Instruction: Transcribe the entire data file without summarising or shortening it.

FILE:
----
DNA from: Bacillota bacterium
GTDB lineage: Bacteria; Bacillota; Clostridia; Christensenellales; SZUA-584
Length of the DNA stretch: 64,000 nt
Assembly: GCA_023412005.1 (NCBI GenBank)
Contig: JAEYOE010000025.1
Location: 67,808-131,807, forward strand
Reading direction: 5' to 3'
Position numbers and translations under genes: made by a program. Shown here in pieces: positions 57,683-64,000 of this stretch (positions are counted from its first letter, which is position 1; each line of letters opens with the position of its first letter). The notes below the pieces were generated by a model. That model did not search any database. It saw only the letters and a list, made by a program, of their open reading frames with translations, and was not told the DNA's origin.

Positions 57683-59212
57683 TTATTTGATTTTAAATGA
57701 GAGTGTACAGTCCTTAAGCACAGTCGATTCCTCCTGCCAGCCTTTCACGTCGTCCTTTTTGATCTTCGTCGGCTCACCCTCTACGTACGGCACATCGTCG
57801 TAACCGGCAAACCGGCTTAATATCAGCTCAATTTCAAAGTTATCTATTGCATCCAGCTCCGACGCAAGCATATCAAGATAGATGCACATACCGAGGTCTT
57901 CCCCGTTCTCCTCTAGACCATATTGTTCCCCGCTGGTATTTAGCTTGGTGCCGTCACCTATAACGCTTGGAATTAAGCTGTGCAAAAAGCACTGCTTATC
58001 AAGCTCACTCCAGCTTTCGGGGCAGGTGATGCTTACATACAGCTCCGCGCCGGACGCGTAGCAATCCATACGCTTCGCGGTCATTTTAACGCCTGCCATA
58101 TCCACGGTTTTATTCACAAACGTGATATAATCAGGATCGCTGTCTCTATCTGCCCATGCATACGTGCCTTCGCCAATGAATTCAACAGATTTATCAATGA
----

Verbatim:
DNA from: Bacillota bacterium
GTDB lineage: Bacteria; Bacillota; Clostridia; Christensenellales; SZUA-584
Length of the DNA stretch: 64,000 nt
Assembly: GCA_023412005.1 (NCBI GenBank)
Contig: JAEYOE010000025.1
Location: 67,808-131,807, forward strand
Reading direction: 5' to 3'
Position numbers and translations under genes: made by a program. Shown here in pieces: positions 57,683-64,000 of this stretch (positions are counted from its first letter, which is position 1; each line of letters opens with the position of its first letter). The notes below the pieces were generated by a model. That model did not search any database. It saw only the letters and a list, made by a program, of their open reading frames with translations, and was not told the DNA's origin.

Positions 57683-59212
57683 TTATTTGATTTTAAATGA
57701 GAGTGTACAGTCCTTAAGCACAGTCGATTCCTCCTGCCAGCCTTTCACGTCGTCCTTTTTGATCTTCGTCGGCTCACCCTCTACGTACGGCACATCGTCG
57801 TAACCGGCAAACCGGCTTAATATCAGCTCAATTTCAAAGTTATCTATTGCATCCAGCTCCGACGCAAGCATATCAAGATAGATGCACATACCGAGGTCTT
57901 CCCCGTTCTCCTCTAGACCATATTGTTCCCCGCTGGTATTTAGCTTGGTGCCGTCACCTATAACGCTTGGAATTAAGCTGTGCAAAAAGCACTGCTTATC
58001 AAGCTCACTCCAGCTTTCGGGGCAGGTGATGCTTACATACAGCTCCGCGCCGGACGCGTAGCAATCCATACGCTTCGCGGTCATTTTAACGCCTGCCATA
58101 TCCACGGTTTTATTCACAAACGTGATATAATCAGGATCGCTGTCTCTATCTGCCCATGCATACGTGCCTTCGCCAATGAATTCAACAGATTTATCAATGA